"The public health costs of tobacco consumption have been documented to be substantially larger than those of marijuana use," begins a recent study published in the American Journal of Health Economics. "This study is the first to investigate the impact of medical marijuana laws (MMLs) on tobacco cigarette consumption."
Utilizing data from surveys on health and substance use, the researchers found that the implementation of medical cannabis laws "leads to a 1 to 1.5 percentage-point reduction in adult cigarette smoking" and a reduction in the total number of cigarettes consumed.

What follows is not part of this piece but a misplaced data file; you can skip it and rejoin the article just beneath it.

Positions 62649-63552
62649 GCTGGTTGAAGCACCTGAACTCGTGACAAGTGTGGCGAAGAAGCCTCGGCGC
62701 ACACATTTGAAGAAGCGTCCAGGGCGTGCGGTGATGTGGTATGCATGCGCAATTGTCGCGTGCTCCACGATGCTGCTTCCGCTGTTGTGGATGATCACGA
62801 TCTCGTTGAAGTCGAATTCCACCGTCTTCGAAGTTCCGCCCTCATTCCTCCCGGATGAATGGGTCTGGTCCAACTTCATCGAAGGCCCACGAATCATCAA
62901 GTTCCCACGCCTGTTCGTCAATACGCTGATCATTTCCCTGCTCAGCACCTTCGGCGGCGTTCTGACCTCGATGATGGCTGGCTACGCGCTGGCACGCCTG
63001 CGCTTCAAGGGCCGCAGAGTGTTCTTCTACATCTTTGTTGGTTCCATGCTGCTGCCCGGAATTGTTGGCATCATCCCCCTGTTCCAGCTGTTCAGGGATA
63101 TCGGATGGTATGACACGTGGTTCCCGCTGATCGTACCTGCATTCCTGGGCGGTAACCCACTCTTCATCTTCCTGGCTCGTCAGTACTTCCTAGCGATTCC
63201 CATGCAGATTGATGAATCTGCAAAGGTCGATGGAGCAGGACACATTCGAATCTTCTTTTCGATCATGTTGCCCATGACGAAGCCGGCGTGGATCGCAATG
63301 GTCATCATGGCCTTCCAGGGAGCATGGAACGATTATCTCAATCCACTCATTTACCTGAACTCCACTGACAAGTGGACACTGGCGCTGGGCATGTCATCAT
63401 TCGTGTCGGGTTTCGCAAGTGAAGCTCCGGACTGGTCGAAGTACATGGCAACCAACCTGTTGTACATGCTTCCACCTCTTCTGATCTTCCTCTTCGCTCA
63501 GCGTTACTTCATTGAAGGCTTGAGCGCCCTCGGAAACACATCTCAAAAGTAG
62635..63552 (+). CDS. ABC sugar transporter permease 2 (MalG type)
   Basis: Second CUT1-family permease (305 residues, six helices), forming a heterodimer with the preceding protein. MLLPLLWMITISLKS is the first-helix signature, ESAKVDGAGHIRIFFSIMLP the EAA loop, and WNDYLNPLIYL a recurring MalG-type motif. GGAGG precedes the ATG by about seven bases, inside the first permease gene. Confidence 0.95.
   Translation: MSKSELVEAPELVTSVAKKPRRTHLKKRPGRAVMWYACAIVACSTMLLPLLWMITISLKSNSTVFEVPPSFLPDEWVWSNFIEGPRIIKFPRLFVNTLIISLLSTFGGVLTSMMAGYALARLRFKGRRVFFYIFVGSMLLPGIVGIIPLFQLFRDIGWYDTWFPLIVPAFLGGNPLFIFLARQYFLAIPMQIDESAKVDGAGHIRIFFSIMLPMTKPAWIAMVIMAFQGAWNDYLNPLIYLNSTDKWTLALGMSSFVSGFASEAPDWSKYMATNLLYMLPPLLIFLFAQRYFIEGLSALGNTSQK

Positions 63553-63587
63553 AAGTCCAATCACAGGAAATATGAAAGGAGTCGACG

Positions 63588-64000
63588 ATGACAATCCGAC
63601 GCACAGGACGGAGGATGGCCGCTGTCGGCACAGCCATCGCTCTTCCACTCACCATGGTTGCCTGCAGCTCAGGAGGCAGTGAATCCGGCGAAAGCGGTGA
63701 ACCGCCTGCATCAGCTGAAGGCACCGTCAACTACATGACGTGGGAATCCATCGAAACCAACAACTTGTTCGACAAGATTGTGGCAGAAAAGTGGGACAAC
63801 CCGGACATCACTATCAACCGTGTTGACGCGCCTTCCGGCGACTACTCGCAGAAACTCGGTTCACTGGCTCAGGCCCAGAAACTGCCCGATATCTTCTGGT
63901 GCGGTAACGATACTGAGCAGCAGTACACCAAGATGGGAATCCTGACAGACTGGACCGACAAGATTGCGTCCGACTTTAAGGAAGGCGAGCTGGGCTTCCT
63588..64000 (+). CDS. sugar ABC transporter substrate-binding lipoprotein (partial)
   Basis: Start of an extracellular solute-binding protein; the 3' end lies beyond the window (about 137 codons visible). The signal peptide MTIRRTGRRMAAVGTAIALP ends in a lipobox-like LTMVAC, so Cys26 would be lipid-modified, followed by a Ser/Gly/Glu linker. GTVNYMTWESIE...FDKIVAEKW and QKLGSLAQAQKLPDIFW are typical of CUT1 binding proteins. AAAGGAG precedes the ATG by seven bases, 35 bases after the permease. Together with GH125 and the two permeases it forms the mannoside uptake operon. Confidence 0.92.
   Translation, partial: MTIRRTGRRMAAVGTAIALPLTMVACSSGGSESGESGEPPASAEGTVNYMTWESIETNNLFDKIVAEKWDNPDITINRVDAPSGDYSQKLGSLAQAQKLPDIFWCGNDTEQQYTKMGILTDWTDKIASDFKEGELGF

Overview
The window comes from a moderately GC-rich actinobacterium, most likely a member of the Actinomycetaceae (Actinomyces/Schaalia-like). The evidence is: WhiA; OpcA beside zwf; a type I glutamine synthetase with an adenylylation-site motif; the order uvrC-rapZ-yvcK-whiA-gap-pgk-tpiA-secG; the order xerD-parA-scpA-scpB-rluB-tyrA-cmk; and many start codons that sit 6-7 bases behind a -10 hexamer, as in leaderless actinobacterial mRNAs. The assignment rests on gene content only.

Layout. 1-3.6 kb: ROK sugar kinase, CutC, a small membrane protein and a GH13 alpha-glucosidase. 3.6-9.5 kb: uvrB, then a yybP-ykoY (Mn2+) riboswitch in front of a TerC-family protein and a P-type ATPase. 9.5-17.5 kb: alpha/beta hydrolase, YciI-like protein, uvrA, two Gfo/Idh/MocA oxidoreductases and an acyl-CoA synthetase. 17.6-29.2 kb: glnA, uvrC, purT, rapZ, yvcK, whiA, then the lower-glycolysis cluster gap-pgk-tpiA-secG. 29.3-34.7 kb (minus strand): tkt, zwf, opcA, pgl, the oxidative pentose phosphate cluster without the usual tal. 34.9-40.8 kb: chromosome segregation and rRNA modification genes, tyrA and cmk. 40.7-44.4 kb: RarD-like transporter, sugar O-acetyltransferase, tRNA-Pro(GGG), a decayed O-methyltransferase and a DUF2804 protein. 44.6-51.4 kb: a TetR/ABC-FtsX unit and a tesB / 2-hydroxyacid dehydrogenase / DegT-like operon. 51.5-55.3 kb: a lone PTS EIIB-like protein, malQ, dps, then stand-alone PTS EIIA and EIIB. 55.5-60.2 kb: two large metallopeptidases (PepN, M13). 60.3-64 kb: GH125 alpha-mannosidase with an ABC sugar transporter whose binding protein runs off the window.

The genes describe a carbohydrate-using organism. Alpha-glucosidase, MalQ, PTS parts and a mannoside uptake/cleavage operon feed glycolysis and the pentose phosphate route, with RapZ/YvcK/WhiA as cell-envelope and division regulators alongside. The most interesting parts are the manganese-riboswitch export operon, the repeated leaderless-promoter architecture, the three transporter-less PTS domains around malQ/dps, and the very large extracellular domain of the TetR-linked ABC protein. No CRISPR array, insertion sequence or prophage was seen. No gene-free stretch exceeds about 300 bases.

While that doesn't sound like a significant decrease, tobacco use contributes to several costly health issues—even a small drop in use can lead to substantial healthcare savings. So how much have Americans saved? Per the clinical findings, legalizing medical cannabis led to substantial "healthcare cost savings, ranging from $4.6 to $6.9 billion per year."
Keep in mind, these savings are solely based on cigarette smokers, so imagine all the other healthcare costs that medical cannabis could significantly reduce if the federal government finally legalized it.
Photo credit: Vahe Abed.